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Faster response to COVID-19

Digital health data make it easier to fight the pandemic in Asia

A town in Nepal
In mountainous Nepal, health care is difficult to organise. This makes it all the more useful to have digital applications which provide a quick overview of supply and demand.

Data can help to make better decisions faster. Nepal has been using OSCAR, the digital platform developed by KfW, for a year – and not just for its response to COVID-19. This approach has proven to be successful. Other countries are already showing interest in the tool that has massively increased the transparency of health data. Meanwhile, KfW is continuing to develop the application further with the support of the University of Heidelberg.

What are the 7-day case rates in the individual districts? How many free beds are there, and where? Are there enough doctors in regions that are currently developing into coronavirus hot spots? The digital platform OSCAR can answer all these questions quickly and with the latest information. This enables Nepal to achieve maximum impact when deploying its limited staff and financial resources in the health care sector.

Nepal has recently made significant progress on some key health care indicators. For example, child mortality for the under-fives has fallen in the past few years. However, the goal of universal health care is still a long way off. This is partly due to the difficult topography of the country, which is mainly located in the Himalayas, as well as the consequences of the severe earthquake of 2015, which destroyed many health care centres.

According to figures from the World Bank, fewer than half of the Nepalese currently have access to adequate medical care, while a quarter live below the poverty line. This means a crisis such as the spread of COVID-19 hits a country like Nepal particularly hard. This can make a platform like OSCAR all the more useful.

OSCAR strengthens the health care system

OSCAR supports decision-making by compiling data in one place. The platform helps to massively improve the ability to predict the need for health care measures – both in emergency situations and in day-to-day operations. It facilitates the integration of routinely available data from different sources. This includes data on population mortality rates, health care utilization and expenditures, and health risks such as climate conditions, environmental risks, livestock, transport and mobility. Governments, local authorities and project-executing agencies can use these data to better plan and implement their projects and to monitor the effects more closely.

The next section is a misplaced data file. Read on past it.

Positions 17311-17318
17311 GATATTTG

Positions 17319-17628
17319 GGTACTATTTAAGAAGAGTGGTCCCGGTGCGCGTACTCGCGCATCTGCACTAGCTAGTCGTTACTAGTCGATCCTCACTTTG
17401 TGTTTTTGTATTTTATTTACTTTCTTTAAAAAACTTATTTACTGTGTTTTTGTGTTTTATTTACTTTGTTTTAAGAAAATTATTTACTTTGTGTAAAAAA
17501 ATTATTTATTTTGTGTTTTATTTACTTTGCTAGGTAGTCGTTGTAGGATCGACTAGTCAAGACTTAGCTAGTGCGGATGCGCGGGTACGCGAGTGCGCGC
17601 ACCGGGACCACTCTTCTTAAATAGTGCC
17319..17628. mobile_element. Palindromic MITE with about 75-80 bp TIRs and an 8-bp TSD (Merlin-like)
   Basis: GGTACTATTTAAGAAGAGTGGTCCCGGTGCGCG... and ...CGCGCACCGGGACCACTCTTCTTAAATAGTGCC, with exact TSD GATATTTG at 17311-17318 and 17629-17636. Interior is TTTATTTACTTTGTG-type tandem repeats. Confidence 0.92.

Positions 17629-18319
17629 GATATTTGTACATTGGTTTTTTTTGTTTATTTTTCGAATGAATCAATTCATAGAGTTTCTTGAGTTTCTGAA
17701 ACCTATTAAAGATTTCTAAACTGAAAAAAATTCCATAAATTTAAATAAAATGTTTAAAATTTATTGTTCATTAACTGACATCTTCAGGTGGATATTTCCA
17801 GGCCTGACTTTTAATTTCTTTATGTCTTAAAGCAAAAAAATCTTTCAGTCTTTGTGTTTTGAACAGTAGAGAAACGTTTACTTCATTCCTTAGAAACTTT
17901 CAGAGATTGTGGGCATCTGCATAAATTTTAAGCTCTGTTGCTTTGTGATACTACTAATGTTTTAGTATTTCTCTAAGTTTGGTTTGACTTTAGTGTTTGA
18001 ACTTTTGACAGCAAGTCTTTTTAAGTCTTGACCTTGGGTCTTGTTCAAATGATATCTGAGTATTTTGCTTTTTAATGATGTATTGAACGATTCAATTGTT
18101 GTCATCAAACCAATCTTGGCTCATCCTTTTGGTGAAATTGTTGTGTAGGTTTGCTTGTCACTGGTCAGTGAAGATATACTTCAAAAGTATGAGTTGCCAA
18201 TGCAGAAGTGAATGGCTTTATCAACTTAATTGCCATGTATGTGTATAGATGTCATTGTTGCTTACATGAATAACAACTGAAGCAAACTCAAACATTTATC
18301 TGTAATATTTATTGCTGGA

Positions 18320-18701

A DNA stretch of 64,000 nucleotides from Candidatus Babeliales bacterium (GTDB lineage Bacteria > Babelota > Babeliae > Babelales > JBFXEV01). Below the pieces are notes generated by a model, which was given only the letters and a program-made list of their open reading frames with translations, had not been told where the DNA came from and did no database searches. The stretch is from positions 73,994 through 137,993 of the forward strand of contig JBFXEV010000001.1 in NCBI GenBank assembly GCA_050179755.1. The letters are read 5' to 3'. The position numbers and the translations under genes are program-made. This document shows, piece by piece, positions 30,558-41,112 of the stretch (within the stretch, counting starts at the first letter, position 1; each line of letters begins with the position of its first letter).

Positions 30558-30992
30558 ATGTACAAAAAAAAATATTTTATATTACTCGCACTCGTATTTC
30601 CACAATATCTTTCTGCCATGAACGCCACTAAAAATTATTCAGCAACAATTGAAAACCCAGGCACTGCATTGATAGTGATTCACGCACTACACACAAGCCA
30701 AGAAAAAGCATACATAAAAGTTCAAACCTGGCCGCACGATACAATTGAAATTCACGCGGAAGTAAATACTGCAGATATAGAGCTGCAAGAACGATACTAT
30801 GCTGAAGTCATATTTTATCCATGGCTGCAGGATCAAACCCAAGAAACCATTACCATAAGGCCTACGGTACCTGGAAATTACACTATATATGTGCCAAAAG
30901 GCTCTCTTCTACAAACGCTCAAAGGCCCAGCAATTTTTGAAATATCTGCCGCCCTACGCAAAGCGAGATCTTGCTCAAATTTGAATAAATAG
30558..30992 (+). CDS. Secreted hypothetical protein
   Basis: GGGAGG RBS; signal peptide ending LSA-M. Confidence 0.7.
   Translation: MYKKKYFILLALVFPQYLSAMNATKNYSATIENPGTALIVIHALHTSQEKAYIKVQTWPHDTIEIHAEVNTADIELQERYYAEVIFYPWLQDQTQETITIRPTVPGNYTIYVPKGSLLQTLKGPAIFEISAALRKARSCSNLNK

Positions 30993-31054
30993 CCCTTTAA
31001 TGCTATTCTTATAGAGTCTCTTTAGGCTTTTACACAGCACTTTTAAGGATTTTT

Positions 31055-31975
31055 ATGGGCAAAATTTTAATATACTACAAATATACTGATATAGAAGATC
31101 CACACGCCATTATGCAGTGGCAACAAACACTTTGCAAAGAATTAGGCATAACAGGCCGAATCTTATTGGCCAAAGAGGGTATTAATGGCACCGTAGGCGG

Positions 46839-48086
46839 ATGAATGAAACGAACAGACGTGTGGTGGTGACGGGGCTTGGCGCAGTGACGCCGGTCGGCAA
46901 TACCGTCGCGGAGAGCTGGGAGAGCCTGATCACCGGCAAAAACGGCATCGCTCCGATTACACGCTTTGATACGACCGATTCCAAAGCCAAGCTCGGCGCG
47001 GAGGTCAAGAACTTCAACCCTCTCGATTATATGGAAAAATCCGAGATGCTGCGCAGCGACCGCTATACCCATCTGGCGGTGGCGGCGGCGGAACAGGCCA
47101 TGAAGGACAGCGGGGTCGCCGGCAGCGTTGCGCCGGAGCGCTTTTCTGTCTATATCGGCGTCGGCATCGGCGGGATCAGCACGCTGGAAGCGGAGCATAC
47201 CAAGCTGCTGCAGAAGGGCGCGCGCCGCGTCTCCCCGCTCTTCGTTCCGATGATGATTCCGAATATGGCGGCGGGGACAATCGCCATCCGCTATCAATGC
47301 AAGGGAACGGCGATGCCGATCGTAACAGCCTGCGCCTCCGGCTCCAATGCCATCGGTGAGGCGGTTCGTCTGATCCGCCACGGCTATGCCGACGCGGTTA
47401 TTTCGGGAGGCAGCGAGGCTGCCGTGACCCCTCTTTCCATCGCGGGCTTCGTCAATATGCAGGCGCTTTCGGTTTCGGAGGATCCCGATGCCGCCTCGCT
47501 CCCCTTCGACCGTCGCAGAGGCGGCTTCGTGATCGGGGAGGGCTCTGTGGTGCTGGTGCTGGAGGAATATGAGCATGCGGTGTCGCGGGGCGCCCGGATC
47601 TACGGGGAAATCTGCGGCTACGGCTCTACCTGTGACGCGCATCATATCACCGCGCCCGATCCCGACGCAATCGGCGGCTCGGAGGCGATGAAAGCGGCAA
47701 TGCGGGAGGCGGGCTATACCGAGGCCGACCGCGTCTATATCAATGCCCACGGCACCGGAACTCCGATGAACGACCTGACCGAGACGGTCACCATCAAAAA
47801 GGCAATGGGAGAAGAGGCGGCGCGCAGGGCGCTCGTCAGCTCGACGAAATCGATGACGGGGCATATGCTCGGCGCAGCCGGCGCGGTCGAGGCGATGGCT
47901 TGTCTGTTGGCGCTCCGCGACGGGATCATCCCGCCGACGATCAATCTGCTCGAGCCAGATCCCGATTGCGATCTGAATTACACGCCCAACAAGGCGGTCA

In Nepal, for example, the Ministry of Health and Population uses OSCAR to register the geographical coordinates of all public health facilities in the country. This makes it possible to determine how long it takes a sick person to reach a clinic or health station – while taking into account the current travel conditions.

demo version of OSCAR
Demo version of OSCAR, applied to Nepal.

University of Heidelberg and KfW work together

Since early 2022, two institutes at the University of Heidelberg have been supporting KfW in the further development of OSCAR – the Heidelberg Institute for Global Health and the Heidelberg Institute for Geoinformation Technology. The functions of OSCAR are to be further expanded and new functions will be developed. Portfolio manager Patrick Rudolph explained KfW's intentions, “Here, we have created a platform for the health care sector, which is suitable for many areas of application and can help poorer countries in particular to use their limited funds as efficiently as possible.”

But it is not just Nepal that should be able to use OSCAR. We are currently examining whether it makes sense to set up the digital platform in other Asian countries, too. In principle, it is conceivable that many more countries could use OSCAR to stem the spread of the coronavirus pandemic.

Open-source solution

In order to make the platform accessible worldwide, KfW is also working with the University of Heidelberg and the British NGO, MapAction, to develop an open solution (openOSCAR) that accesses freely available data sources and interprets them in a meaningful way. A global community of developers can then drive forward the expansion of the platform.

The new features of the open solution enable, for example, decision-makers to identify areas with a shortage of health services or use simulations to look at the regional spread of infectious diseases. This helps to answer questions on how climate change impacts issues such as malaria, so that prevention can be adapted accordingly.

OpenOSCAR also models flood risk by extrapolating historical data. This makes it is possible to check how many people would be cut off from access to health care facilities in the event of a flood in a specific region. Furthermore, the application facilitates predictions of future health care needs at a regional level.

OSCAR is a prototype of how digitalisation enables innovative solutions for development issues.